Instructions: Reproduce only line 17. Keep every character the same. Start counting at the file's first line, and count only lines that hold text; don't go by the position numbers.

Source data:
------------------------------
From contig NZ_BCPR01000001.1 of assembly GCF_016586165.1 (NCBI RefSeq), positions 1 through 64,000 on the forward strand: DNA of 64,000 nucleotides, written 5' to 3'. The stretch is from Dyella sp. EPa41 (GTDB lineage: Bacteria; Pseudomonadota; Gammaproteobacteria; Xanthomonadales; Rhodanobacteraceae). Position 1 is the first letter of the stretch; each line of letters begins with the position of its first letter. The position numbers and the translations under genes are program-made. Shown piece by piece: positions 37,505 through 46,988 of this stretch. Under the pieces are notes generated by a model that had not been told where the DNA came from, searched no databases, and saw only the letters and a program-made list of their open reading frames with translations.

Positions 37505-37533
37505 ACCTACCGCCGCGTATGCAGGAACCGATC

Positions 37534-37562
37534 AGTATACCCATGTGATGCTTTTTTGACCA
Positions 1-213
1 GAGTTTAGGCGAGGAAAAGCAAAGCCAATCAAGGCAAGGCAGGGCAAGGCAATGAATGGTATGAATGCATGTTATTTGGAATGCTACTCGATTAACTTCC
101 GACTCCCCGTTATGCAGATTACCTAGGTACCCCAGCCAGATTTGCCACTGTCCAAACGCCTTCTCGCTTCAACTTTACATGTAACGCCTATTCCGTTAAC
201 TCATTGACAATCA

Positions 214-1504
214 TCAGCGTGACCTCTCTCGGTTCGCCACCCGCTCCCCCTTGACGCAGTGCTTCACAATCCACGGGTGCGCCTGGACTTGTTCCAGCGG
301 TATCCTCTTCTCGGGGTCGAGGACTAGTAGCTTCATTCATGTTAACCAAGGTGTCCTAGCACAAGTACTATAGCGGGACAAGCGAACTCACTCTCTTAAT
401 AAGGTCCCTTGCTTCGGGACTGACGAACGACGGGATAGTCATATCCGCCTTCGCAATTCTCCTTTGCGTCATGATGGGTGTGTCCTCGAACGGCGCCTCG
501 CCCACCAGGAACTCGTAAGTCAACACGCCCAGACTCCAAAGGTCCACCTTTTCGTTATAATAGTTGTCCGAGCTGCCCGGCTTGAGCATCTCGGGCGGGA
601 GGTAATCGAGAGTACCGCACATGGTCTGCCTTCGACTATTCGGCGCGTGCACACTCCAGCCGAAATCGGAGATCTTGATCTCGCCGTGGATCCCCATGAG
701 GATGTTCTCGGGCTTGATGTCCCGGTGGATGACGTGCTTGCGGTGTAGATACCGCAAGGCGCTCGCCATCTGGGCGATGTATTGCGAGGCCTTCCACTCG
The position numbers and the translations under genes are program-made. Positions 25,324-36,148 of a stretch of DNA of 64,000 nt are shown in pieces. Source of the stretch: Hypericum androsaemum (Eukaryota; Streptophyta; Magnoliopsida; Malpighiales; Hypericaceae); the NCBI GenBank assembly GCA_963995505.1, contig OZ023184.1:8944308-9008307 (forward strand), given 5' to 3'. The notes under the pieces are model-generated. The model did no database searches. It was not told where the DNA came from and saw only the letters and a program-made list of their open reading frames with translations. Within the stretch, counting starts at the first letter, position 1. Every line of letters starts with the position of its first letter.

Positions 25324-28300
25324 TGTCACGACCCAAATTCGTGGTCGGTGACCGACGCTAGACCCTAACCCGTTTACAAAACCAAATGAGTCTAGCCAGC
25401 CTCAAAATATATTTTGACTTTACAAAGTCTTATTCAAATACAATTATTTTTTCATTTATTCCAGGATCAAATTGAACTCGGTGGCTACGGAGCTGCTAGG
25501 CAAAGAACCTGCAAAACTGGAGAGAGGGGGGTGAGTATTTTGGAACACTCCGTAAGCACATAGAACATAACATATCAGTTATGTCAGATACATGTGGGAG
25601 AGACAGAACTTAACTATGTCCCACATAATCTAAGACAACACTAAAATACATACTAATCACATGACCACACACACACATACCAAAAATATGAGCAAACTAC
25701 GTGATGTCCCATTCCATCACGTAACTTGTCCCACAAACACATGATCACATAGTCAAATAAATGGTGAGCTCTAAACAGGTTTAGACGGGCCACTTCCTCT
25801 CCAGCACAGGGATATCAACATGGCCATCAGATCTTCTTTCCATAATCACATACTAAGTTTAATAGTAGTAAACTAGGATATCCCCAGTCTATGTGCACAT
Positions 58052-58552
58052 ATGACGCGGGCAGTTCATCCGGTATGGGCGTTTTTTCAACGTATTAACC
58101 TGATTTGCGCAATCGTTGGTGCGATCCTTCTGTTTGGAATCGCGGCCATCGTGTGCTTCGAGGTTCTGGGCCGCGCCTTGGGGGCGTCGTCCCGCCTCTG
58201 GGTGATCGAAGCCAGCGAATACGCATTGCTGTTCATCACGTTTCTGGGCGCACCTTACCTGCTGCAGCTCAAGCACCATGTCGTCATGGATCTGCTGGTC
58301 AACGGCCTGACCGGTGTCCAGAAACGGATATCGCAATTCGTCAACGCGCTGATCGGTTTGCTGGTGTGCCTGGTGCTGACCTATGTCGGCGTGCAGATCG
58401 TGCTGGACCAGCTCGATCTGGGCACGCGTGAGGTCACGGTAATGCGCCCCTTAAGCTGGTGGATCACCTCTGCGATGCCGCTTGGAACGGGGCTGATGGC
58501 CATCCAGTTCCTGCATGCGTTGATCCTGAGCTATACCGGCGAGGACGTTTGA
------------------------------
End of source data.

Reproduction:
The position numbers and the translations under genes are program-made. Positions 25,324-36,148 of a stretch of DNA of 64,000 nt are shown in pieces. Source of the stretch: Hypericum androsaemum (Eukaryota; Streptophyta; Magnoliopsida; Malpighiales; Hypericaceae); the NCBI GenBank assembly GCA_963995505.1, contig OZ023184.1:8944308-9008307 (forward strand), given 5' to 3'. The notes under the pieces are model-generated. The model did no database searches. It was not told where the DNA came from and saw only the letters and a program-made list of their open reading frames with translations. Within the stretch, counting starts at the first letter, position 1. Every line of letters starts with the position of its first letter.